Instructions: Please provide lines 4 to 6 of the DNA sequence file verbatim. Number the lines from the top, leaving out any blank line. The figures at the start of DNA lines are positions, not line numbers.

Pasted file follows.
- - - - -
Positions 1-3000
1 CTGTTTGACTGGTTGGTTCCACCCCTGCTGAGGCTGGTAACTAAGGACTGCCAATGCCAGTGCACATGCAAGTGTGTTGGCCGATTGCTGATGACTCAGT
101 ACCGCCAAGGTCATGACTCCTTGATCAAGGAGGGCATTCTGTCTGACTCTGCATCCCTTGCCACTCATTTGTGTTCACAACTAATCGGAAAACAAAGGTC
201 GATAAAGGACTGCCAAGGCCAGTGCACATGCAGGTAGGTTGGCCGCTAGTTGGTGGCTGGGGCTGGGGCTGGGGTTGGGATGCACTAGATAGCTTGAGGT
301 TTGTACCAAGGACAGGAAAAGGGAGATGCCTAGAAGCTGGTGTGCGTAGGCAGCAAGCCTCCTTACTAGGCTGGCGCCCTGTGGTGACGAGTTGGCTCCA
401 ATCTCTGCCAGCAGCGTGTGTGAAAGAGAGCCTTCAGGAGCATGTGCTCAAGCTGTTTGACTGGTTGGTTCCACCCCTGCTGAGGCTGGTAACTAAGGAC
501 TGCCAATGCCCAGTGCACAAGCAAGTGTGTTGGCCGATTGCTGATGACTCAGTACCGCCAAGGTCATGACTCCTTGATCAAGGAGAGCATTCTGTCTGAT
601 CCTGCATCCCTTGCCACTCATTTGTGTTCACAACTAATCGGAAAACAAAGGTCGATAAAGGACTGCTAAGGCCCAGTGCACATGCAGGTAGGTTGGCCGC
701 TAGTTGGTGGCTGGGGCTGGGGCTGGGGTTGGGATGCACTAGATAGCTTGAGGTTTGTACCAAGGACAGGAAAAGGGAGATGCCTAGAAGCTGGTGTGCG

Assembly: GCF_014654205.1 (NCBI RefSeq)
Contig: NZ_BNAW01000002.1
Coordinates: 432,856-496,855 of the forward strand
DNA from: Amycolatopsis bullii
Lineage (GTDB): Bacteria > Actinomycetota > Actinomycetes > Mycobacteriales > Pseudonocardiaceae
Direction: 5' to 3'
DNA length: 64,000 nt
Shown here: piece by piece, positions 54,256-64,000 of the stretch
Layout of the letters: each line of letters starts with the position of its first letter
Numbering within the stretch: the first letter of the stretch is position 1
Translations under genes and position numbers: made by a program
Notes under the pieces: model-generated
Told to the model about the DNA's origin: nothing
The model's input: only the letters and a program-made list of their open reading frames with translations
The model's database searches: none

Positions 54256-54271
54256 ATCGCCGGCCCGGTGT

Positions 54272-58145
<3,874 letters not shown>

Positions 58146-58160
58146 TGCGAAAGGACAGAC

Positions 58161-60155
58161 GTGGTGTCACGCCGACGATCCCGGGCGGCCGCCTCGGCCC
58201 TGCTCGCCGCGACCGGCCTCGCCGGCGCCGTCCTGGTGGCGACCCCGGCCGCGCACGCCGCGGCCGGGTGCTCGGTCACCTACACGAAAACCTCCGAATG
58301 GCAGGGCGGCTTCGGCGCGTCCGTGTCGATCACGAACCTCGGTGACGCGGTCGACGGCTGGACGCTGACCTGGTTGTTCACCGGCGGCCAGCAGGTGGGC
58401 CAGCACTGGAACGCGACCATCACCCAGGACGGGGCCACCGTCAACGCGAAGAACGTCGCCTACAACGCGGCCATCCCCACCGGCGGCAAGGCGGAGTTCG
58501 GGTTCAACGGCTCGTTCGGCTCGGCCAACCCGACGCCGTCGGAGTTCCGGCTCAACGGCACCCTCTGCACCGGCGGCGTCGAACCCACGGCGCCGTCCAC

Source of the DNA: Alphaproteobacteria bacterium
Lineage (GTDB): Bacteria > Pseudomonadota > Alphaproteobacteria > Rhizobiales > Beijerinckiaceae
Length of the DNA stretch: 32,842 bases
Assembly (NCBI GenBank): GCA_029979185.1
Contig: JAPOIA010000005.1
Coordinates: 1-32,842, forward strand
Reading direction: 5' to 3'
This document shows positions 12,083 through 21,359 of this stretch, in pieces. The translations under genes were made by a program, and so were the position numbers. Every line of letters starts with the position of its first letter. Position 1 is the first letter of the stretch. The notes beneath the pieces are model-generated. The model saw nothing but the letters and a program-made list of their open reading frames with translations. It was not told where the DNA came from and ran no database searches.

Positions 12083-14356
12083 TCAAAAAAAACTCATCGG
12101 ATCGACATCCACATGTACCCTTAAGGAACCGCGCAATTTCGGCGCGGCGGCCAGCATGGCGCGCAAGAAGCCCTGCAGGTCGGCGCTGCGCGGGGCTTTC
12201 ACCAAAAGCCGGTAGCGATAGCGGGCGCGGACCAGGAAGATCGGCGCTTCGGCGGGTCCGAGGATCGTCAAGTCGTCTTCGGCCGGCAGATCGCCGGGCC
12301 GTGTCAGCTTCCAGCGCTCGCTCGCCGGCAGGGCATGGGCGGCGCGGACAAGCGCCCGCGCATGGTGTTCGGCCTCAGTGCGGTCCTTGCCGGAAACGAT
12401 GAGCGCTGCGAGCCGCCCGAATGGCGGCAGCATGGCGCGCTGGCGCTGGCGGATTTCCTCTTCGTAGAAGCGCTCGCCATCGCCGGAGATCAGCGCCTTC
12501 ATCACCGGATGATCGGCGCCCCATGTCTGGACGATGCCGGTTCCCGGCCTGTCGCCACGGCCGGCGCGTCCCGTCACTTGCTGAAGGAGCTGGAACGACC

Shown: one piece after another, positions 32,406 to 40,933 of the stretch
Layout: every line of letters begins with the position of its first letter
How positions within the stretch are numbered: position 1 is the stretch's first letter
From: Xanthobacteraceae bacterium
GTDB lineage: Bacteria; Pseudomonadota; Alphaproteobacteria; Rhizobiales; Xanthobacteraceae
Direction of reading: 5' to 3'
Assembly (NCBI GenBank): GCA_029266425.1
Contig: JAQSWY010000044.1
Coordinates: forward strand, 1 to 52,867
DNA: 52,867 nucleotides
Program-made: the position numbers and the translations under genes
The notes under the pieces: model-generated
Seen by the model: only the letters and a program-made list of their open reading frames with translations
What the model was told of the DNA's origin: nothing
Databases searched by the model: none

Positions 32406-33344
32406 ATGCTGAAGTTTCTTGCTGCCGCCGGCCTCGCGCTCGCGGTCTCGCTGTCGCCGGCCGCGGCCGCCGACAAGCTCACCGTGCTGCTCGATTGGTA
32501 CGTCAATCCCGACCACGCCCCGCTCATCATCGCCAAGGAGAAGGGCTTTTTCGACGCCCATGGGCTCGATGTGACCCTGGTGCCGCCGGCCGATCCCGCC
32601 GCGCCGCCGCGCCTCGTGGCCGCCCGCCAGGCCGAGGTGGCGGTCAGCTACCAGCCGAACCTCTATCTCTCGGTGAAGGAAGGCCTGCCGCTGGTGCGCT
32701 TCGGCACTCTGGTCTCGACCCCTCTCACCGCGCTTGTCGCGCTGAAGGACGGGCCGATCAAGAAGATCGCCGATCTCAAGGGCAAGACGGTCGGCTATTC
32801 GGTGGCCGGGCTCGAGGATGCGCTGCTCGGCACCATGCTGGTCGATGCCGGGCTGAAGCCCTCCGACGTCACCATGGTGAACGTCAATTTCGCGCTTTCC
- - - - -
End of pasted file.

201 GATAAAGGACTGCCAAGGCCAGTGCACATGCAGGTAGGTTGGCCGCTAGTTGGTGGCTGGGGCTGGGGCTGGGGTTGGGATGCACTAGATAGCTTGAGGT
301 TTGTACCAAGGACAGGAAAAGGGAGATGCCTAGAAGCTGGTGTGCGTAGGCAGCAAGCCTCCTTACTAGGCTGGCGCCCTGTGGTGACGAGTTGGCTCCA
401 ATCTCTGCCAGCAGCGTGTGTGAAAGAGAGCCTTCAGGAGCATGTGCTCAAGCTGTTTGACTGGTTGGTTCCACCCCTGCTGAGGCTGGTAACTAAGGAC